Maryland’s labor department is prepared to take out another loan in early 2011 to pay jobless benefits following a year in which and lawmakers scrambled to secure federal funds to shore up a benefits system stressed by continued high unemployment.
The loan would likely be a short-term, interest-free bridge from the federal government to keep the state’s Unemployment Insurance Trust Fund solvent, said Julie Squire, assistant secretary of the Department of Labor, Licensing and Regulation.
“It all depends on the demand on the trust fund,” Squire said.
It would mark the second year in a row for the state to turn to the U.S. Department of Labor for an unemployment insurance rescue. The state borrowed $133 million, interest free starting in February to keep benefits flowing. And later, lawmakers passed a deal hammered out by business and labor interests that altered benefits to qualify Maryland’s trust fund for a $127 million infusion from the economic stimulus package.
Despite those efforts, businesses’ unemployment taxes in 2011 will remain at the highest-possible levels, with a chance of slight relief reserved for 2012. Still, those with their fingers on the pulse of the unemployment insurance system say there is reason for hope.
In 2009, the state paid out $1.06 billion in benefits, or nearly $90 million per month. This year, the average monthly payments slid to $76 million and the state has seen fewer initial claims being made, and benefits being exhausted.
The state had $275 million in the trust fund in addition to the borrowed $133 million last week, with the next round of tax payments expected in January. Businesses will pay unemployment insurance taxes between $187 and $1,147.50 per employee in 2011.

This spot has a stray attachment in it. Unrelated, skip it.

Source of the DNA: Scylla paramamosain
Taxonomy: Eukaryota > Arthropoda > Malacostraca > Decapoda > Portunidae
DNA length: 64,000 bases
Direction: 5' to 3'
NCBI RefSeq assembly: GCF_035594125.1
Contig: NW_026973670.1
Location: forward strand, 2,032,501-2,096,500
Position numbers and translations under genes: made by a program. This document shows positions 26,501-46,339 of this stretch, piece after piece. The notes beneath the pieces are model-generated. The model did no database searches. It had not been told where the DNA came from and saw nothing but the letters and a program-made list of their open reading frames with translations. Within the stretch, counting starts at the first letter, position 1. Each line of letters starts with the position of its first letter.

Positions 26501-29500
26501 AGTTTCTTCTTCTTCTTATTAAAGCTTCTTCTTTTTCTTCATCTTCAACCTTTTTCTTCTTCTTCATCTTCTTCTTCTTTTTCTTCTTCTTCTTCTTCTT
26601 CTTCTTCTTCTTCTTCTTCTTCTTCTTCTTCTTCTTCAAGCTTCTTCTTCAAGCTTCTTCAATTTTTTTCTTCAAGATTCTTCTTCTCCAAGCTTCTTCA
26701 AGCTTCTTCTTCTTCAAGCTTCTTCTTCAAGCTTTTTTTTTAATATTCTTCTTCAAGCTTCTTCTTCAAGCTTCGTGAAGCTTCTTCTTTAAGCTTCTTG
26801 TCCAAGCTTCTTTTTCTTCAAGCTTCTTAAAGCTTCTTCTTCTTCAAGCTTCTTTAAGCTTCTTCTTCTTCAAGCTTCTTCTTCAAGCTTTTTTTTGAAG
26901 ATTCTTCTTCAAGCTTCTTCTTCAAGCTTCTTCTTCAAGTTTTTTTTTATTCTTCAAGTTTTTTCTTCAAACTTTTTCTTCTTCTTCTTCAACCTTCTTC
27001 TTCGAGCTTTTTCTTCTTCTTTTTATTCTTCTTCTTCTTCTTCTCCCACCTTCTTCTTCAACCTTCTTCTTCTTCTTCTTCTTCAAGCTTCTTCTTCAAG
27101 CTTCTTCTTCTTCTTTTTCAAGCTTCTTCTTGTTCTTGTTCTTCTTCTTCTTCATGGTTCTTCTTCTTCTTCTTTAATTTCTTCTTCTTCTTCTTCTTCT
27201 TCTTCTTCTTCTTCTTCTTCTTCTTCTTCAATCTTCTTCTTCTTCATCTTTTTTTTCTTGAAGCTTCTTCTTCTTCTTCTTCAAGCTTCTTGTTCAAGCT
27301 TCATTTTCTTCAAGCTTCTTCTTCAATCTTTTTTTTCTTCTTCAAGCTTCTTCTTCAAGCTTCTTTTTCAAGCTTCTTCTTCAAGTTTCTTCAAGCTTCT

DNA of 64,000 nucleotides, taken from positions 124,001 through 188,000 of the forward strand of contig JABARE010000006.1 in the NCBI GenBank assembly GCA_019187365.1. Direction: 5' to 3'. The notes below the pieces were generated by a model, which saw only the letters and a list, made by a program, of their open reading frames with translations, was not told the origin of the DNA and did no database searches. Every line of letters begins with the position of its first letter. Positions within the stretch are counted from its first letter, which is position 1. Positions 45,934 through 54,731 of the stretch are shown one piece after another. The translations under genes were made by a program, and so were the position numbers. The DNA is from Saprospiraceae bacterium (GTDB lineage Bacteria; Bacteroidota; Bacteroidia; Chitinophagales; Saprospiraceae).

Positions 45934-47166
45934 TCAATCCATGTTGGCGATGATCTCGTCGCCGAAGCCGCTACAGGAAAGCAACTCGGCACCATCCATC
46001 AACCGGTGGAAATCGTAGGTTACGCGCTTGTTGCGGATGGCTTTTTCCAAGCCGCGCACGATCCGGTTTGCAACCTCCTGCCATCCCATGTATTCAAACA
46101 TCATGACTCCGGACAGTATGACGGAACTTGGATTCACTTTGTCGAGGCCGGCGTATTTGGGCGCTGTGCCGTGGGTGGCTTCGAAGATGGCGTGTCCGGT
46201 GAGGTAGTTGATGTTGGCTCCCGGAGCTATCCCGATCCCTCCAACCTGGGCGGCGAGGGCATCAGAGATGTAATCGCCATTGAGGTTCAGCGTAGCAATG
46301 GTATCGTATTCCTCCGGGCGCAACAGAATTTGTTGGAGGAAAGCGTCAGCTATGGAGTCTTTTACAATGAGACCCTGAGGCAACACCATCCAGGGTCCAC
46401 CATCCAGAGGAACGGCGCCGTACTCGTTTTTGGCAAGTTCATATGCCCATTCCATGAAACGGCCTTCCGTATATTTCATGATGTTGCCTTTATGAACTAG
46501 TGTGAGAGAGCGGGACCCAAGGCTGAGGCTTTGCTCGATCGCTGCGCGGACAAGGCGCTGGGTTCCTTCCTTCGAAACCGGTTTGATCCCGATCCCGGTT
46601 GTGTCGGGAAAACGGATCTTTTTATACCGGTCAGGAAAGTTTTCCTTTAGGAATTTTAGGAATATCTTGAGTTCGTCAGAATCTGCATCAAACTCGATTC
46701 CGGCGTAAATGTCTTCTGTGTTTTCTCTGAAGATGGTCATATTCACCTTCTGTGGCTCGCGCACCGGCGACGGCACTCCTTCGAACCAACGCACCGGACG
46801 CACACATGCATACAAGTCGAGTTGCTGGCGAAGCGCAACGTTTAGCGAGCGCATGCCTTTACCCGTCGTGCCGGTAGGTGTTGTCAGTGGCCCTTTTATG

“We’re definitely headed in the right direction and we’re certainly better off than the majority of the states,” said Ronald L. Adler, a human resources consultant who represents the Maryland Chamber of Commerce on the state’s Joint Committee on Unemployment Insurance Oversight.
It remains to be seen what impact changes made by the General Assembly in the spring will have on the system.
The package of benefit expansions and reductions were designed to be cost-neutral and don’t go into effect until March 1, but the committee already has its eye on another round of changes to the unemployment insurance system.
A group of labor and business representatives will begin meeting this year to examine for what seasonal workers, who can claim jobless benefits, should be eligible in the state’s unemployment system. And they’ll also look for a way to raise the maximum weekly benefit from the $430 set in October to about $500, or 54 percent of the average weekly wage.
“Folks are trying to live on unemployment insurance benefits. They’re getting less than 50 percent of their previous wage, and in some cases, a lot less,” said committee member Jason Perkins-Cohen, executive director of the Job Opportunities Task Force. “This is the reality, that when you lose your job, you have to find some way to pay the bills.”
As with the changes made this year, increasing benefits while maintaining the stability of the trust fund will likely mean decreasing the pool of those who are eligible to collect them. Cuts discussed in the spring but ultimately left untouched included adding a “waiting week” before laid-off workers can collect benefits and tying the length of a worker’s benefits to his or her time employed.